wealth

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  • noun

Synonyms for wealth

Synonyms for wealth

a great amount of accumulated money and precious possessions

all things, such as money, property, or goods, having economic value

Synonyms for wealth

the quality of profuse abundance

an abundance of material possessions and resources

property that has economic utility: a monetary value or an exchange value

References in classic literature ?
Four billion dollars of wealth is produced in one year in the United States.
It is, however, a subject of curious inquiry at the present day, to look into the brief records of that early period, and observe how regular, and with few exceptions how inevitable, were the gradations, on the one hand, of the masters to poverty, and on the other, of their servants to wealth.
And hence they are very bad company, for they can talk about nothing but the praises of wealth.
The wealth of nations depends upon an infinite variety of causes.
YOUR competence and MY wealth are very much alike, I dare say; and without them, as the world goes now, we shall both agree that every kind of external comfort must be wanting.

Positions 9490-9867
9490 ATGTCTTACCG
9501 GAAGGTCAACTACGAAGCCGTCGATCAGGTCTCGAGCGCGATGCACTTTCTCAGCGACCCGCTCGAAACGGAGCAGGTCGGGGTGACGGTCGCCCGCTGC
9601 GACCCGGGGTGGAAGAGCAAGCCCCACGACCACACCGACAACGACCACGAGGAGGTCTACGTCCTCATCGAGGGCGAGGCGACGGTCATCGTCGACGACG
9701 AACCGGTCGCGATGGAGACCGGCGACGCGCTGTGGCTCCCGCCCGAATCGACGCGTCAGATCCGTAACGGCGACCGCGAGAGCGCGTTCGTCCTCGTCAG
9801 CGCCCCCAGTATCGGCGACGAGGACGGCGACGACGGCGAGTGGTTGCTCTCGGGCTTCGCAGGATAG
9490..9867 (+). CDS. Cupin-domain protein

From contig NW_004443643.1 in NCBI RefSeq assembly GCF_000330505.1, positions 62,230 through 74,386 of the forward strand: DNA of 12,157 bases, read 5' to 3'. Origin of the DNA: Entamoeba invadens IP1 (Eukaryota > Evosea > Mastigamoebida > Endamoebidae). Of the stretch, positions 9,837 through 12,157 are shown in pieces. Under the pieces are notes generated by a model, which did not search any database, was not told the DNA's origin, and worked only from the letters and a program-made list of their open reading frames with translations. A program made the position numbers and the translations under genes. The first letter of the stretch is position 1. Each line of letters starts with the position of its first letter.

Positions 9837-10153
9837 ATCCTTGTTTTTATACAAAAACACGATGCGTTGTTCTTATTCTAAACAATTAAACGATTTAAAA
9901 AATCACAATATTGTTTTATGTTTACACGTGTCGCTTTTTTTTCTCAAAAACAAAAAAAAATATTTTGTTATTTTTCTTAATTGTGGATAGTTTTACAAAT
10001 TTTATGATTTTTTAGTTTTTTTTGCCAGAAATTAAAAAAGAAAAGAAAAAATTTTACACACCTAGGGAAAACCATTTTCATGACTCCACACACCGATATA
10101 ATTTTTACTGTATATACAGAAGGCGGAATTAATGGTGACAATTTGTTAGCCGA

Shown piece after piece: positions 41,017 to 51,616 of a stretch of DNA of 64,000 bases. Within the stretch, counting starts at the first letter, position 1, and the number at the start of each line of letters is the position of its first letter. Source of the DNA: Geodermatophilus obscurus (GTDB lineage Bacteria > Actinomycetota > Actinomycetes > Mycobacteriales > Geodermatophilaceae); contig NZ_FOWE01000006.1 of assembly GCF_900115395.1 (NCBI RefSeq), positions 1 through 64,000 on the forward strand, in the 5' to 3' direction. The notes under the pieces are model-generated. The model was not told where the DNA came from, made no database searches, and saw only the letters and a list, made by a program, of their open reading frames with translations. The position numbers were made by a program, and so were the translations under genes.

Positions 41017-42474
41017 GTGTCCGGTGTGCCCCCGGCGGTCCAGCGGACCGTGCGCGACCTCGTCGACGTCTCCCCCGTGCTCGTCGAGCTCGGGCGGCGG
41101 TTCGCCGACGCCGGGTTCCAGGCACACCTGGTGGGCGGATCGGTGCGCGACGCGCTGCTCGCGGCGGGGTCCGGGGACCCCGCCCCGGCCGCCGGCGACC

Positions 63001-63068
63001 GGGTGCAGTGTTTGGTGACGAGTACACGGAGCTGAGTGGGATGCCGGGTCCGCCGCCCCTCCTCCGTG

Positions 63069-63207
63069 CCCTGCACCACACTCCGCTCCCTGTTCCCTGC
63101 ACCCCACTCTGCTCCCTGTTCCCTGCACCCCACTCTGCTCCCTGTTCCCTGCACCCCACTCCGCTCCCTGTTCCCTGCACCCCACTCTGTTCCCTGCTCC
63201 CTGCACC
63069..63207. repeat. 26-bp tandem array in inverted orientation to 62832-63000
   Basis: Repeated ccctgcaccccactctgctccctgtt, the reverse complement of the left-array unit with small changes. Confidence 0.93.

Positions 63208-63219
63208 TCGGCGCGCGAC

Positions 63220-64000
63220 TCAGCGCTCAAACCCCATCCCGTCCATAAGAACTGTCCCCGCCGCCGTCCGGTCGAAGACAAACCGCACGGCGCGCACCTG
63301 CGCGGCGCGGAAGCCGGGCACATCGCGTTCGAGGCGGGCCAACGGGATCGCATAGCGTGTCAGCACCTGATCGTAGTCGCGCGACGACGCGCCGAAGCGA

It is agreed on all sides, that numbers are the best scale of wealth and taxation, as they are the only proper scale of representation.
For which reason the art of money-getting seems to be chiefly conversant about trade, and the business of it to be able to tell where the greatest profits can be made, being the means of procuring abundance of wealth and possessions: and thus wealth is very often supposed to consist in the quantity of money which any one possesses, as this is the medium by which all trade is conducted and a fortune made, others again regard it as of no value, as being of none by nature, but arbitrarily made so by compact; so that if those who use it should alter their sentiments, it would be worth nothing, as being of no service for any necessary purpose.
You doubtless imagine that I have acquired all the wealth and luxury that you see me enjoy without difficulty or danger, but this is far indeed from being the case.
But I wonder that the late Judge--being so opulent, and with a reasonable prospect of transmitting his wealth to descendants of his own--should not have felt the propriety of embodying so excellent a piece of domestic architecture in stone, rather than in wood.
There is something sad and terrible in the idea of snatching all this wealth from the devouring ocean, which had possessed it for such a length of years.
But if you work, the idle will soon envy you as you grow rich, for fame and renown attend on wealth.
A canting, lie-loving, fact-hating, scribbling, chattering, wealth-hunting, pleasure-hunting, celebrity-hunting mob, that, having lost the fear of hell, and not replaced it by the love of justice, cares for nothing but the lion's share of the wealth wrung by threat of starvation from the hands of the classes that create it.
He is not much to be pitied: he has acquired sufficient glory, and sufficient wealth.
In London and Paris to-day to have wealth and to know how to spend it is to be the equal of princes